Nice Touch


Since its debut, the iPhone has sold like crack cocaine, with hordes of frenzied, slavering fanboys queuing to be the first to part with 400-500€ for the privilege of walking out of the store with a pretty-looking phone with a frankly rubbish operating system and poor 3rd generation data support. Still, they look pretty, don’t they? I predicted in the previous Together that the iPad would sell millions, despite suffering from pretty much the same afflictions as the iPhone did (I do enjoy a safe bet). But why part with hundreds of your hard-earned euro for something unfinished, when you can have something that is not only stylish, but functional too?


Enter the htc desire, stage right. Like a deus ex machina it will solve all your problems at a stroke, will make you more attractive and will even find the comb you lost behind the sofa last month.OK, probably not the comb part, but it is a very nice piece of machinery, nonetheless.

At the core of the HTC Desire is a 1 Gigahertz processor providing the power for the Android operating system. Android is free and Open Source software, the only things HTC add are a few of their own applications. Because it’s neither Windows Mobile nor iPhone OS, there are very few restrictions on what you can do with it. Better yet, you’re not obliged to purchase (or download) your apps from a single point as with iTunes, so you won’t encounter the ‘no naked flesh unless it’s Playboy, on which we make money’ hypocrisy of Apple, or get your app banned for being better than those that Apple offer.

The specifications are great: As well as the 1 GHz processor, you get half a gigabyte of ROM and RAM, with the option to expand the RAM to 32GB via a micro SD card. It comes, of course, with the ability to negotiate four GSM bands, meaning you can use it pretty much anywhere you like in

the world. For the data-minded, there’s Bluetooth, EDGE, GPRS, 3G and the ubiquitous Wi-Fi. Using the USB cable, you can also ‘tether’ it, meaning that you can use the phone as a modem when you’re out and about.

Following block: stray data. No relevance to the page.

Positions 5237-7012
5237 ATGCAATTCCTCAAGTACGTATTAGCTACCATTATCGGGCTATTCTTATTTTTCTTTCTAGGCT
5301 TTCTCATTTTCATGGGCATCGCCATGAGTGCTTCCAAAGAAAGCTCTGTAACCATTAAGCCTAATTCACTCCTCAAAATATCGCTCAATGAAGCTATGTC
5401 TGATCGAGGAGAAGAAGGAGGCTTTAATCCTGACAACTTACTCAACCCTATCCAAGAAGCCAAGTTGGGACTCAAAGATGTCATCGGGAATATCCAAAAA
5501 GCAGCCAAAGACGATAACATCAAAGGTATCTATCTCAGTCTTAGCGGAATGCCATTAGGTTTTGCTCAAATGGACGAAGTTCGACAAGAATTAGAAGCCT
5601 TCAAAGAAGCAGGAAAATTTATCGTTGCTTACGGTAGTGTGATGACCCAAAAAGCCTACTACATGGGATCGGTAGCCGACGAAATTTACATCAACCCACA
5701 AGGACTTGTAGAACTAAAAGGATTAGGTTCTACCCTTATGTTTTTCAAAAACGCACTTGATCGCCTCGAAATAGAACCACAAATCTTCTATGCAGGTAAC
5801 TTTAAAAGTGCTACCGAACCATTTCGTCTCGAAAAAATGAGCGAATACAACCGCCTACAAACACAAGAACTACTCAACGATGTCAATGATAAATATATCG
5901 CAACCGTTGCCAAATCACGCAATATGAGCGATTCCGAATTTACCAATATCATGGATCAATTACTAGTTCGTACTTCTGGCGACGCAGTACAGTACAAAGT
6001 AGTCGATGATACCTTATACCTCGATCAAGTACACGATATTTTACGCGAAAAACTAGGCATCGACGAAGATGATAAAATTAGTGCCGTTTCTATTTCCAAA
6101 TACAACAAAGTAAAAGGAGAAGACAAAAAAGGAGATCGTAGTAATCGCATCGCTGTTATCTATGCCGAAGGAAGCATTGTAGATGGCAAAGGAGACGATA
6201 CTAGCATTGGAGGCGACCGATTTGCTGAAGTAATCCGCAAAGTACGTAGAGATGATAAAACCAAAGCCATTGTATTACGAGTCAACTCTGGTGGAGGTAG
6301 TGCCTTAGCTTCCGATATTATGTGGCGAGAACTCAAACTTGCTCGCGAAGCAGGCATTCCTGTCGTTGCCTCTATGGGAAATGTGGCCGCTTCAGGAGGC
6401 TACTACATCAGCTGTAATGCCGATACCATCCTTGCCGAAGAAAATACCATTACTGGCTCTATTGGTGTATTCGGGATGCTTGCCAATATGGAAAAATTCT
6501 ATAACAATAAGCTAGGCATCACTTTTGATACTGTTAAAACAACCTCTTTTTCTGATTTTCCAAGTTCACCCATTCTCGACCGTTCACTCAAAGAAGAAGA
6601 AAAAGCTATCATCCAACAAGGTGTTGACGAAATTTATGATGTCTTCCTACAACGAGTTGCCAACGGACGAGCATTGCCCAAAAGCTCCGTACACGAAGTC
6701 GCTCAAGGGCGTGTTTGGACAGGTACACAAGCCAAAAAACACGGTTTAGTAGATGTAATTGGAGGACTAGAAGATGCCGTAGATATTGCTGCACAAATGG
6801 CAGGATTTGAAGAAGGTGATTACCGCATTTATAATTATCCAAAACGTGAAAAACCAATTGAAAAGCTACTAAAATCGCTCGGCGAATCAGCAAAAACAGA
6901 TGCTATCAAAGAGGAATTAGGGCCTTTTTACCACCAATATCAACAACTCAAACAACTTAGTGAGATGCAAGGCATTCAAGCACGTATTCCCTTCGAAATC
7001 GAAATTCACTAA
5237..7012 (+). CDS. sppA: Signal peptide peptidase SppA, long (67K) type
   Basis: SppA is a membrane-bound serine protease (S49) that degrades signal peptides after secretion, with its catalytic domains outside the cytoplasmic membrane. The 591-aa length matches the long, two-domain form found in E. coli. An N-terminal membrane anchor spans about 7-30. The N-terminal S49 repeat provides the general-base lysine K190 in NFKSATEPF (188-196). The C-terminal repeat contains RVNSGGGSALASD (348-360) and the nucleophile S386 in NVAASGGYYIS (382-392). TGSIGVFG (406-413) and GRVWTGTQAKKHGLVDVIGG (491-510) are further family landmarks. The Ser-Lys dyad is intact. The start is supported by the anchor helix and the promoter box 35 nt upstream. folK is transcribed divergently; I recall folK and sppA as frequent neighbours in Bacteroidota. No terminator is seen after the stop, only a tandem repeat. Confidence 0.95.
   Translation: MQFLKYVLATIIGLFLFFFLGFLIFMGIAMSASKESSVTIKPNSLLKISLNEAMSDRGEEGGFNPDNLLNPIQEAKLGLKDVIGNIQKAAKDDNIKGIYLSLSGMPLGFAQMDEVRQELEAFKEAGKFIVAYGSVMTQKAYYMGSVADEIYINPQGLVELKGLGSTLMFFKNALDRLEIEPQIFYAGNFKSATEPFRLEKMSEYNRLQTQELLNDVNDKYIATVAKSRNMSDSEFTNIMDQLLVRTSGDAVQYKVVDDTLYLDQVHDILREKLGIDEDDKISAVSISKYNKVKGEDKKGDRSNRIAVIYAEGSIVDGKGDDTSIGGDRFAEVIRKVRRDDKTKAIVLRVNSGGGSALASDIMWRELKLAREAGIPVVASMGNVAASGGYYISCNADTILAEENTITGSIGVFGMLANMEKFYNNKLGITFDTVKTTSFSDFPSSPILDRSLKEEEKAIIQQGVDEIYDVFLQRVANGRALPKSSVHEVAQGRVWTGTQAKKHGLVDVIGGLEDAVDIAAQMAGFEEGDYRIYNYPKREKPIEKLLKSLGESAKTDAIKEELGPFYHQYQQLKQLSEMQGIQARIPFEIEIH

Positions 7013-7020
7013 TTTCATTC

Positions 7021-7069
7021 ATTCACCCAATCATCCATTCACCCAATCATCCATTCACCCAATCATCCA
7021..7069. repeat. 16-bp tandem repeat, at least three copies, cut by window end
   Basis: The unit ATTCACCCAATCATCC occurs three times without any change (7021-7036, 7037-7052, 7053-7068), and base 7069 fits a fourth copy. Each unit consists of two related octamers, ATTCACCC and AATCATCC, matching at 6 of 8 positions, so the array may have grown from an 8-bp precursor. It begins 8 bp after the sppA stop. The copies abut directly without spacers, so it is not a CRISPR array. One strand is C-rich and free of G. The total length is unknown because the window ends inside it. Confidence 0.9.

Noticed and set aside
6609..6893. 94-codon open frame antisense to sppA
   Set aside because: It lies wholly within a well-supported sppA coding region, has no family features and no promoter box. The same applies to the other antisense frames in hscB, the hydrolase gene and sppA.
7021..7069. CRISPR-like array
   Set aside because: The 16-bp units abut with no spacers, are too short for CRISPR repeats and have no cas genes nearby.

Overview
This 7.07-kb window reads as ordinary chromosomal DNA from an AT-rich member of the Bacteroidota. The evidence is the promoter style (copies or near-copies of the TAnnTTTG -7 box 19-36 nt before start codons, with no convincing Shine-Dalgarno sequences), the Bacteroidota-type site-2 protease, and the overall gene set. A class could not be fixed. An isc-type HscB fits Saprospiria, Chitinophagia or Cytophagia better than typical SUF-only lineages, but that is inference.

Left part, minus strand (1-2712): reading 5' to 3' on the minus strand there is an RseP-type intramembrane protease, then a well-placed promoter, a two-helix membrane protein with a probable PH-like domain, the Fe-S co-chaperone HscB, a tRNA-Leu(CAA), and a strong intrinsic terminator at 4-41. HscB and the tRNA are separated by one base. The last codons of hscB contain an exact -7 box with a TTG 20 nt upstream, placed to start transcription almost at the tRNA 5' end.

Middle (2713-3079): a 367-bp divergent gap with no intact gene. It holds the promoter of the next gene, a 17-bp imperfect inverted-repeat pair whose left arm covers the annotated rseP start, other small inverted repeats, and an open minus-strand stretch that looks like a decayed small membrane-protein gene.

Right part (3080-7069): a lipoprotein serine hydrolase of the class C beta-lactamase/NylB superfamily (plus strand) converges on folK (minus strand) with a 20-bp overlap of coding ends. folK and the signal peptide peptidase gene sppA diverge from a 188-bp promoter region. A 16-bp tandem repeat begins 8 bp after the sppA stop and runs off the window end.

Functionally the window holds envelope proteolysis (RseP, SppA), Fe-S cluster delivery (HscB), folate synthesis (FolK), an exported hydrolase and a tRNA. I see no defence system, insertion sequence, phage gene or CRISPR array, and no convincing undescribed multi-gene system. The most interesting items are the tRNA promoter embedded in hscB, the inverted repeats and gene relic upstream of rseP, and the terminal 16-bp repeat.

There’s a raft of gadgetry packed into the slim 119 x 60mm case, too. A 5-megapixel camera with face recognition and autofocus, FM radio, accelerometer, light sensor and multimedia playback of audio and video, with all major formats being supported straight out of the box (3gp, wmv, mp4, aac and lots more). In addition, there’s a built-in GPS antenna and a copy of Google maps, as well as some nifty features such as the automatic lowering of the ringer volume when picked up, automatic backup of SMS, MMS and Wi-Fi passwords and plenty of options for those addicted to social networking, with Twitter, Flickr and Facebook well catered for in the supplied set of apps.

I would genuinely take one of these over an iPhone any day. OK, the Android OS is updated on a ridiculously frequent basis, but as the updates will slow to around one per year in the near future, there won’t be the need to constantly update to stay ahead. Updates are also free, unlike some of Apple’s. All in all, this is a pretty little touch-screen marvel that would grace the smartest pocket or bag. Maybe it’s the die-hard geek in me, but the company’s slogan ‘quietly brilliant’ seems very appropriate.



Never let it be said that Together doesn’t bring you the very bleeding edge of technology. Having cured all the world’s ills and discovered an antidote to climate change, scientists have been working round the clock to ensure you know your feline companion is safe and well. Sony (yes, the Playstation people) in conjunction with the University of Tokyo, have produced a cat collar with a built-in accelerometer, camera and GPS. Provisionally named the cat@log, this frankly epoch-defining gizmo will monitor your cat’s every move and tweet it to the Twitter web site for you and the whole world to see, in both text and glorious Technicolor photos. Naturally, it doesn’t have a huge vocabulary, and instead relies on around eleven pre-defined phrases. So, if your moggy is eating his favourite tin of kangaroo chunks disguised as beef, it

might say something like ‘yum, this is good’. Of course, this doesn’t tell you the cat’s inner feelings or mental well-being, but it will soon have a face recognition module so you can tell if Mr Fluffy is hanging out with the bad boys.

Personally, I would much prefer to read the cat’s mind and tweet that instead. Imagine the fun of getting a tweet from Tibbles, saying: “Just got back after a heavy night on catnip. Washed my genitals. Destroyed the sofa. Going to sleep now for sixteen hours”.